Oklahoma is a different matter. It pursues the death penalty more aggressively than most states, with 112 executions in the last four decades, and another 47 people on death row. But a series of botched lethal injections forced Gov. Mary Fallin to issue a moratorium on executions until the state adopted new procedures.
Death penalty proponents responded by getting a referendum placed on the Nov. 8 ballot that seeks to add capital punishment to the state constitution. That would make it harder to repeal it, and would protect it from court rulings. But critics say the move subverts government checks and balances.
"The referendum in Oklahoma looks very much like a disproportionate response by individuals who feel as though the policy is under siege," Dunham said.
Then there's California, which has the largest number of people on death row (741), in large part because the appeals process is so burdensome. There have been no executions there in a decade, compared with 13 in the previous three decades.
California voters rejected an attempt to abolish the death penalty four years ago. But abolitionists believe they'll have better luck next month. They've gotten a question on the Nov. 8 ballot that asks whether the death penalty should be repealed.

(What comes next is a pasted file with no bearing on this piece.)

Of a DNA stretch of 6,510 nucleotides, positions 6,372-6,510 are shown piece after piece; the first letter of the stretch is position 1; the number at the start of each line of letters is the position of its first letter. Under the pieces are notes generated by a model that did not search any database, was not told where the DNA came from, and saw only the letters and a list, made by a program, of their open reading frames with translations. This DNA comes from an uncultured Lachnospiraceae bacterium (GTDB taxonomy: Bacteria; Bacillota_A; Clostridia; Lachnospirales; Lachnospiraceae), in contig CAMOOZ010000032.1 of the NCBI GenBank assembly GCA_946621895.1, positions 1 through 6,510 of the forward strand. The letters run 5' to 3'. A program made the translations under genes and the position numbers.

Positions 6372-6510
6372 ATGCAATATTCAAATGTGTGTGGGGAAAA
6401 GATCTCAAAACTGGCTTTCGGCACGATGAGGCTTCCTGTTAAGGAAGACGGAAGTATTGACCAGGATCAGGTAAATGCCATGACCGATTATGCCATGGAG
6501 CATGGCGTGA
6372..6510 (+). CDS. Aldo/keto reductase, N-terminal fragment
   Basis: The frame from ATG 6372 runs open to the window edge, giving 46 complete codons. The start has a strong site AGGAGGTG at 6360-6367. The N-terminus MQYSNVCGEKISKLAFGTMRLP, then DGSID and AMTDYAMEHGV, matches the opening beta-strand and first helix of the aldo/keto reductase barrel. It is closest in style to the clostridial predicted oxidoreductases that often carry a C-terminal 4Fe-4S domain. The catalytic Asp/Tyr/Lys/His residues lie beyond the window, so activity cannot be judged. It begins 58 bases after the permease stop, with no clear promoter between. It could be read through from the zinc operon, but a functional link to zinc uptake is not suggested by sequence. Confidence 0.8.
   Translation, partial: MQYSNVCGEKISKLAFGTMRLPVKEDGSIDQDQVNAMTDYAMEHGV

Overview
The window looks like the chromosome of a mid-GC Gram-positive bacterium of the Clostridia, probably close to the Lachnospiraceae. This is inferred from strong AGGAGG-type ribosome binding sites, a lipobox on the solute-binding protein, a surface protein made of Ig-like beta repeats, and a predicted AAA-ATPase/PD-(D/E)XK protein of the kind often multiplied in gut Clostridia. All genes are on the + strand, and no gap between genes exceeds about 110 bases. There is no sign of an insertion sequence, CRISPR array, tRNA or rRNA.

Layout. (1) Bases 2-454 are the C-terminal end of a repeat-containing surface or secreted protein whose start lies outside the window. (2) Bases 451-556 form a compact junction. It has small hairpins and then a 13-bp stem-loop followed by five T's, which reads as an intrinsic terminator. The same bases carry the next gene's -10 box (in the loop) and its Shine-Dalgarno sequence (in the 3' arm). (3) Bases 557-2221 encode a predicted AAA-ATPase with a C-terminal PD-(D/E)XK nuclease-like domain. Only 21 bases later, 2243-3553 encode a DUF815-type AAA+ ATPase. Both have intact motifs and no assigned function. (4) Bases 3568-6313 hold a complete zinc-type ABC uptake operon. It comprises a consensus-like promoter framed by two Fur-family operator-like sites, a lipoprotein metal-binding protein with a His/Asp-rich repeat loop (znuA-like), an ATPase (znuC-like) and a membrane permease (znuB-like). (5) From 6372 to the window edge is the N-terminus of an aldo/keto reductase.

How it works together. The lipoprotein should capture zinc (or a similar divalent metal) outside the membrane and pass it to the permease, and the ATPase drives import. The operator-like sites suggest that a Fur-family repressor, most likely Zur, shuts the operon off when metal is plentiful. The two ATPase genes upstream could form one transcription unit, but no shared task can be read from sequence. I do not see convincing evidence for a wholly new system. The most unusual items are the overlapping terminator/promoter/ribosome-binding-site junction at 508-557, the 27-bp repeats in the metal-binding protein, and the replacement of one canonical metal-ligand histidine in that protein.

But death penalty supporters, who acknowledge that the system is deeply flawed, back a second ballot question that asks to make the appeal process faster, a change that would speed the rate of executions.
If that measure passes, executions would begin again, and momentum could shift in favor of counter-repeal efforts elsewhere.
But if the repeal question wins, it will mark a huge leap toward ending the death penalty nationwide, said Douglas Berman, a law professor at The Ohio State University who specializes in criminal law and sentencing.
"If they do repeal, to me that will not only speed the path for politicians nationwide feeling comfortable with voicing their own repeal affinities, but will also embolden judges who, although they're not supposed to follow the election cycle, are shaped by a sense of which way the winds blow," Berman said.
Because the ballot questions are separate, both might pass. In that scenario, the one that received the most yes votes would prevail.
Barring a comprehensive ruling from the U.S. Supreme Court, Berman said, the death penalty will probably never disappear in America.
That's because, between the stalwart proponents and abolitionists, a sizable proportion of people understand the death penalty's shortcomings but don't want to preclude using it in the most heinous crimes, Berman said.
He predicted that use of the death penalty will diminish to the point where it's applied in those narrowest of circumstances.
Robert Blecker agrees. He's a professor at New York Law School and author of "The Death of Punishment: Searching for Justice Among the Worst of the Worst." Support for the death penalty, he said, is rooted in a "deeply felt moral intuition" that particularly horrific crimes should be punished with death.
"There are those of us who will stay angry and morally focused and care about justice," he said. "We will not be argued out of it on the basis of cost and inefficiency."